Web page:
Tuesday, May 15, 2012

US Grappling Charlotte - Full Writeup

We rolled into the hotel after a fairly uneventful drive at almost exactly 3pm. We got settled in and then headed out to the venue to see if we could lend a hand with the setup around 5. We helped Andrew and Mike and the rest of the crew unpack the truck and get the mats rolled out and taped up, then Andrew did a mini Referee certification for me and a couple of other guys. Everything went pretty smoothly despite the venue being somewhat on the creepy side as previously referenced.

The next morning we arrived at about 9:30. I weighed in real quick at 147 fully dressed and the Jennosaurus started helping with table assignments and all that kind of stuff while I changed. The rules meeting went down at about 10:30, and I hit the mats for my first match at 11:03 (Links to all of the matches will be at the end of the writeup). I lost every match this time around, but I did achieve two of my goals.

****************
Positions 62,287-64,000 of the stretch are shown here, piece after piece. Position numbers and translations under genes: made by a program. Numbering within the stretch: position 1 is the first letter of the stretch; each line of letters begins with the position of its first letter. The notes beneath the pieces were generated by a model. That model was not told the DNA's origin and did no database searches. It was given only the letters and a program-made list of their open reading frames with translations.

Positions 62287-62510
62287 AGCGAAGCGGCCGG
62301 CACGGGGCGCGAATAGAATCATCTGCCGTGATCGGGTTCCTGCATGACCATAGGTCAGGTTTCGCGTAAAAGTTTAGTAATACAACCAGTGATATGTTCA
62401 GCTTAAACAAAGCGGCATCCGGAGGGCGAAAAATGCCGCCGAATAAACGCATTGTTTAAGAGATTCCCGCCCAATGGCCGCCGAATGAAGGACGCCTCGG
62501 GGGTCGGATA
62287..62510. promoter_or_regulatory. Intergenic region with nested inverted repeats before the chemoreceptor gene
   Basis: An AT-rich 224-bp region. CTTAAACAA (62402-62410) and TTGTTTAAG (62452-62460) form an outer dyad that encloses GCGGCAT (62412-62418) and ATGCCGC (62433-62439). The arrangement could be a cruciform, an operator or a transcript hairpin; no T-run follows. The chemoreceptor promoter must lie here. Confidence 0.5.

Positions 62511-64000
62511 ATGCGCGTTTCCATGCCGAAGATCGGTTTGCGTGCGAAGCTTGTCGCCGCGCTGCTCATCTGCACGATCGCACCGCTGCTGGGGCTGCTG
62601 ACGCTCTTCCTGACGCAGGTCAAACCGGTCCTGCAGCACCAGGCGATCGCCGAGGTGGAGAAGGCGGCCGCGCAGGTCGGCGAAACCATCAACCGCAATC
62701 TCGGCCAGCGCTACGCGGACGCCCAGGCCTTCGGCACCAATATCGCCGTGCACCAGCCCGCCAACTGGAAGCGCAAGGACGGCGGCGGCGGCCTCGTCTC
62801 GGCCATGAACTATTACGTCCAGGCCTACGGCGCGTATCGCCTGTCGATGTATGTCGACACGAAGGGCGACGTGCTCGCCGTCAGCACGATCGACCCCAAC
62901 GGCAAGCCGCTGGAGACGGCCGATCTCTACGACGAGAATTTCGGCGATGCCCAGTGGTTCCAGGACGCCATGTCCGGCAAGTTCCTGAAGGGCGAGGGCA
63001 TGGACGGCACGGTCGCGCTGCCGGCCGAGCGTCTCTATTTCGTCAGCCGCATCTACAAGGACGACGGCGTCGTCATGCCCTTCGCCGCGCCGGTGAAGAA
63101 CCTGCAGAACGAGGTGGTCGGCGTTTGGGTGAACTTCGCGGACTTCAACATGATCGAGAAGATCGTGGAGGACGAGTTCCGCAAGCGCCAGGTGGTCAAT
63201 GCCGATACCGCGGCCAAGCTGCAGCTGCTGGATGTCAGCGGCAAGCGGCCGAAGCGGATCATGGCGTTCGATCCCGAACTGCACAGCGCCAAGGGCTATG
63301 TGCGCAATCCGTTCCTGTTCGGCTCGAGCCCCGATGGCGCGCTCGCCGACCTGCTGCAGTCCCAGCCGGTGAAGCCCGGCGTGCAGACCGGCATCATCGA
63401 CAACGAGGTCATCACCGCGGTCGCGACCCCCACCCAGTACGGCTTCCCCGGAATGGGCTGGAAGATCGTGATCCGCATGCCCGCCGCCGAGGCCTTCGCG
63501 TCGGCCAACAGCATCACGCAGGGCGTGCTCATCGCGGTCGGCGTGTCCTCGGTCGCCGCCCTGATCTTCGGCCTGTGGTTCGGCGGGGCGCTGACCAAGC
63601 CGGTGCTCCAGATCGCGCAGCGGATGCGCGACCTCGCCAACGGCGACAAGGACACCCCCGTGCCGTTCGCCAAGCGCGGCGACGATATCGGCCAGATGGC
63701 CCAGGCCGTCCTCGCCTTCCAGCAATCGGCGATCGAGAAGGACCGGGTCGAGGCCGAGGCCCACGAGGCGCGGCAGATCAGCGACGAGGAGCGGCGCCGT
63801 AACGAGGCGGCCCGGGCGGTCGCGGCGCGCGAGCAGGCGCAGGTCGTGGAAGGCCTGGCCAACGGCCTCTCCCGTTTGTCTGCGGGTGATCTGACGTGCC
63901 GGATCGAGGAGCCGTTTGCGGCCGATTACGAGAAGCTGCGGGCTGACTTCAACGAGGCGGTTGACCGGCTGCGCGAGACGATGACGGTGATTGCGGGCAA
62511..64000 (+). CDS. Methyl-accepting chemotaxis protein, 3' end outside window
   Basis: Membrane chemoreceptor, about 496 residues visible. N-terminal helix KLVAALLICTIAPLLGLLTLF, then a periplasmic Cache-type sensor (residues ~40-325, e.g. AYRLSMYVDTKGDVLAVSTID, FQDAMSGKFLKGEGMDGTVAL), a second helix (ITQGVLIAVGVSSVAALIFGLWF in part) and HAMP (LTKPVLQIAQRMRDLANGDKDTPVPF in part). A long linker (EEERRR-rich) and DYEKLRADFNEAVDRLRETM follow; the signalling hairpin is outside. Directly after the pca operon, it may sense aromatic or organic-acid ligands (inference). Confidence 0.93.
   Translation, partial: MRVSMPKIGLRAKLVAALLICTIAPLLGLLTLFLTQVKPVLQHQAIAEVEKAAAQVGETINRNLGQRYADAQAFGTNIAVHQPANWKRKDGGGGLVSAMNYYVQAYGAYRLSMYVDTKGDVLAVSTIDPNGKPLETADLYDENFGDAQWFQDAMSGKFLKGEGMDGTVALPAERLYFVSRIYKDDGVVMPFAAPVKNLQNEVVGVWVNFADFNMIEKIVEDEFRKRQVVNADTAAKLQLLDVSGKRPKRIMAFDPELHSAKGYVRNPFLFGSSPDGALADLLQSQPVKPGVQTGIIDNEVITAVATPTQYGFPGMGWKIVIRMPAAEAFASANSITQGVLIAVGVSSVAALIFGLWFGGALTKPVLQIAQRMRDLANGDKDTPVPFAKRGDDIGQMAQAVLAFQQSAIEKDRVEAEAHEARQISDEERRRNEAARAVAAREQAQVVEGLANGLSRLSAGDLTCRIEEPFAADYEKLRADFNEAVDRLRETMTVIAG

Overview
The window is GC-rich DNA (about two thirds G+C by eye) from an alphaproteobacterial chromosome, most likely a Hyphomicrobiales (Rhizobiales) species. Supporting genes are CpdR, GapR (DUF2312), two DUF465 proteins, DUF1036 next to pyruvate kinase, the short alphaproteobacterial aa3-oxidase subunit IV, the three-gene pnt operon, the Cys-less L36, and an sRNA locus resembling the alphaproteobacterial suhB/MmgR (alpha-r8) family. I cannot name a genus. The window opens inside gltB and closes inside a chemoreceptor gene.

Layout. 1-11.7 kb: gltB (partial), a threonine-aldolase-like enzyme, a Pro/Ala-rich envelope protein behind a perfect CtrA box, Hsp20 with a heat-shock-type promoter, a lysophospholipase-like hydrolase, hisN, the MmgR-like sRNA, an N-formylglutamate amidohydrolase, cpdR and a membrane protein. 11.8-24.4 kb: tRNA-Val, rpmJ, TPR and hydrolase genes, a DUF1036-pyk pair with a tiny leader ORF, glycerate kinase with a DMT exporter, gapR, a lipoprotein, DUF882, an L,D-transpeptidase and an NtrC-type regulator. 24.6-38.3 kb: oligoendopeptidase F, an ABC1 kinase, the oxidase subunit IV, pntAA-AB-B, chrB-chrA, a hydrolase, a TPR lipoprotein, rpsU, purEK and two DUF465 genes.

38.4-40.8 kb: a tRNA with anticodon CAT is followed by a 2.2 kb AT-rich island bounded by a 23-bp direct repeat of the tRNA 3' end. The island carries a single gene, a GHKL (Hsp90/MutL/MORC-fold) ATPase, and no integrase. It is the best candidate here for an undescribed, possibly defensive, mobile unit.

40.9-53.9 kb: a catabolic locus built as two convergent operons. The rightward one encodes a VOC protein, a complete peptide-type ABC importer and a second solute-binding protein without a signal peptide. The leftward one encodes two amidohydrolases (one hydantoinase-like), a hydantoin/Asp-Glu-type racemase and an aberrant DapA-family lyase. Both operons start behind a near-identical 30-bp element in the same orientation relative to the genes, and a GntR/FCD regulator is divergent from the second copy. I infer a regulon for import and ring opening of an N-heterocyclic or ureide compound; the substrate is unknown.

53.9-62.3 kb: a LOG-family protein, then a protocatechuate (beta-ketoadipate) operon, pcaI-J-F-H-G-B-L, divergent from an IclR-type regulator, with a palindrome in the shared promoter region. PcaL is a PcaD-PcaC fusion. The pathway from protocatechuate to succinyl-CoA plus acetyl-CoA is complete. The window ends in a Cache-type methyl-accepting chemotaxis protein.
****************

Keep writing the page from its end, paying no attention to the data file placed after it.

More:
First goal was not to pull guard in no-gi. I fought from standing until my first opponent pulled halfguard on me, and then with my second opponent until there was a snapdown and we ended up on the ground. Second goal was to make an assessment of what I need to work on, and I did. My bottom game has suffered recently, or at least not kept pace with my top game, because of my focus on that top game. So now I'm lacking in the tools to move from the bottom to the top against the people in my division. So time to start working my sweeps and continuing my halfguard work.

I worked the table between my first and second matches, then started reffing after the second match. I was slightly nervous at first, but after the first match went pretty smoothly I settled into it pretty well. I didn't have any complaints about any of my calls, I didn't have any early stoppages or any controversial decisions, so it was a good day reffing.